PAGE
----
New York City Councilman Andy King’s history of unethical alleged actions goes back further than those covered by the recent investigation that may result in his suspension from the Council.
Known for his bow ties and colorful clothes, King is facing some serious penalties for alleged misdeeds, including harassing employees and misusing public funds. He faces a 30-day suspension, and both Mayor Bill de Blasio and City Council Speaker Corey Johnson called for his resignation.
The recent recommendation of unusually stiff penalties – no other member of the Council has been suspended in recent memory – from the Committee on Standards and Ethics might make some wonder about King’s past. He was in the City Council for more than five years before these alleged actions occurred. So what was his career like before that?
First elected in 2012, King could be said to be following in his predecessor’s footsteps. He won a special election that year to take over the Northeast Bronx seat from former City Councilman Larry Seabrook, who vacated the seat after being convicted on several counts of corruption for funneling public money to his friends, family and his girlfriend through nonprofits.
King had previously run in 2009 against Seabrook, before the former councilman was indicted in 2010. At the time, King worked as a community organizer for the healthcare workers union 1199SEIU, after having previously worked as a caseworker for DC37 Local 371, which represents employees of social service agencies. During that first campaign, the politically powerful 1199SEUI he worked for stayed neutral.
The current allegations are not the first time that King has been the subject of scandal during his time in office. The first major ethical controversy came from his 2013 campaign, his first seeking a full four-year term since taking office. The city Campaign Finance Board in 2015 fined King for various violations, including using campaign funds for personal phone bills and paying his wife for an undisclosed reason. King sued the Campaign Finance Board in 2016, contending he did not have to pay the majority of the fines, that the payment to his wife was legitimate and that the phone bill was for a small home campaign office. The Campaign Finance Board later sued King in 2018 for failing to pay the fines, even after he asked for multiple extensions. The board had previously fined King’s 2009 and 2012 campaigns for other minor offenses that one staffer attributed to “sloppy bookkeeping.”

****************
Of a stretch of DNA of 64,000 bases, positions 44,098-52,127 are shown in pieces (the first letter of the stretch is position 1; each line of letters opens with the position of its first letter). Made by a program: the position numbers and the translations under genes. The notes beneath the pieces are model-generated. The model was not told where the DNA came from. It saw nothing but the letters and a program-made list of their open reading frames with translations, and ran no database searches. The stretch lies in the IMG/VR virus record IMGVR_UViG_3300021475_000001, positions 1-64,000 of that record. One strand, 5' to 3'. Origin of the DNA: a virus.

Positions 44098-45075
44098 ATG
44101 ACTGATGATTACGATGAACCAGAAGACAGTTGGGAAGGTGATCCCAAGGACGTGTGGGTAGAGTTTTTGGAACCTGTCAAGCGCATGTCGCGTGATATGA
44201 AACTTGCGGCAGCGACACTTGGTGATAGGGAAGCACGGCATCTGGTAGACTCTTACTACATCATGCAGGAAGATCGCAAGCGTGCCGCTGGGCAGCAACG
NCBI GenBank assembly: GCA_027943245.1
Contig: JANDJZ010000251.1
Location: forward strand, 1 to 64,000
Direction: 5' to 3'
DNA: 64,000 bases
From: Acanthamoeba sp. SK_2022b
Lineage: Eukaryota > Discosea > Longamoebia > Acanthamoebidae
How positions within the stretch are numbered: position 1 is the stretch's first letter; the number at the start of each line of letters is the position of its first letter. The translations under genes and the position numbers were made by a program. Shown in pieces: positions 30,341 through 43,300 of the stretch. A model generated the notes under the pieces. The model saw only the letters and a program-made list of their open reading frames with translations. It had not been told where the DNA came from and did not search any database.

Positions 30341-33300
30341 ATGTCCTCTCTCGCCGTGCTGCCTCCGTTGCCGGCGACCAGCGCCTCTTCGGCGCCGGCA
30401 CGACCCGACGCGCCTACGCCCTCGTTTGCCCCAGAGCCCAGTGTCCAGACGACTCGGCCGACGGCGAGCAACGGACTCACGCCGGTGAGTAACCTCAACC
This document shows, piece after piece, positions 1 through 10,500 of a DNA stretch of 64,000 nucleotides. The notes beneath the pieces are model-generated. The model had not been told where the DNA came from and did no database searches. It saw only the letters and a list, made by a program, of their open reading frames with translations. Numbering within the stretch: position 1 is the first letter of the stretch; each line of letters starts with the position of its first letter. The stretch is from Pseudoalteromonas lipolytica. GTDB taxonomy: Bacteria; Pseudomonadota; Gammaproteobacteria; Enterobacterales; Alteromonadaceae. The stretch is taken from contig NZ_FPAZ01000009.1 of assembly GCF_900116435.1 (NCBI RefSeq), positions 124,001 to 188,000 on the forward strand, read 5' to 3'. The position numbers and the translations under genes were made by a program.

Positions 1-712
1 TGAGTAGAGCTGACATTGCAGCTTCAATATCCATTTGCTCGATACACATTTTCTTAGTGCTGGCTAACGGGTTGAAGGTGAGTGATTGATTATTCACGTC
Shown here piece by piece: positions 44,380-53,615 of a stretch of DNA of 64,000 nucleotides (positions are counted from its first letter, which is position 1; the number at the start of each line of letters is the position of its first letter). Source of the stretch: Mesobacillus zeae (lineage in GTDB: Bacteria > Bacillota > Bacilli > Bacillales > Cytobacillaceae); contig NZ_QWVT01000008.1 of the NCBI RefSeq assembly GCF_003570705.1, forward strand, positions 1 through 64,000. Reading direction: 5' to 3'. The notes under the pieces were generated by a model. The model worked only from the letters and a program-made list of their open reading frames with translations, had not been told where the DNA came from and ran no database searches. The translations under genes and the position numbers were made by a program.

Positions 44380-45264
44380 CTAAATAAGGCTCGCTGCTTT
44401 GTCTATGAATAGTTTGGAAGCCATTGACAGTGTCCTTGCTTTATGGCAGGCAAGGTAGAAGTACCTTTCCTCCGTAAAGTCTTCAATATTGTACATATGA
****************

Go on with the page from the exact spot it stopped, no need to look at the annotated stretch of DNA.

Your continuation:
King is currently accused of similar abuses as those the Campaign Finance Board fined him for in 2015. Among the myriad allegations he faces, one involves using taxpayer dollars to pay for a retreat to the Virgin Islands and the wedding of his step-daughter. Another accuses him of allowing his wife, Neva Shillingford-King, an executive vice president with 1199SEIU, to direct office business and have an improper influence in hiring decisions. A spokesperson for the union did return a request for comment. According to the report from the City Council Standards and Ethics Committee, the investigation it conducted spanned as far back as 2015.
2015 was also the same year the first allegation about sexual harassment came out. A former Council staffer accused him of sexual harassment, and then retaliatiation after she first made a complaint. In that case, the allegations came in the form of filed notice of intent to sue the city, rather than through a City Council investigation, although the lawsuit was never actually filed. The staffer claimed that she was not the first person to receive unwanted attention from King and said that he created a “hostile work environment.” This would not be the last time King would face a sexual harassment scandal, another aspect of the charges he faces now.
King came under investigation by the Council Standards and Ethics Committee for the first time in 2017, for a new sexual harassment accusation. That investigation concluded with the Council voting for King to undergo sensitivity training in 2018. Although the current allegations against King do not include any new sexual harassment – a complaint initially had been made, but Ethics Committee Chairman Steven Matteo said the complainant stopped cooperating – the committee found he tried to interfere with the previous investigation and outed the woman who made the 2017 complaint. The committee also detailed King’s alleged attempts to derail the 2019 investigation by retaliating against staffers who cooperated.
King’s office did not immediately respond to a request for comment.
In all, the Ethics Committee substantiated four charges against King, after it released preliminary findings in April. In addition to suspension, King also faces a recommended $15,000 fine, loss of his committee chairmanship and the appointment of a monitor in his office for the rest of his term if the full Council votes to approve the committee recommendations.
“Bronxites deserves better from their elected officials,” state Sen. Gustavo Rivero said after Seabrook got convicted. Maybe in 2021 the borough will finally get a scandal-free Councilmember in that seat.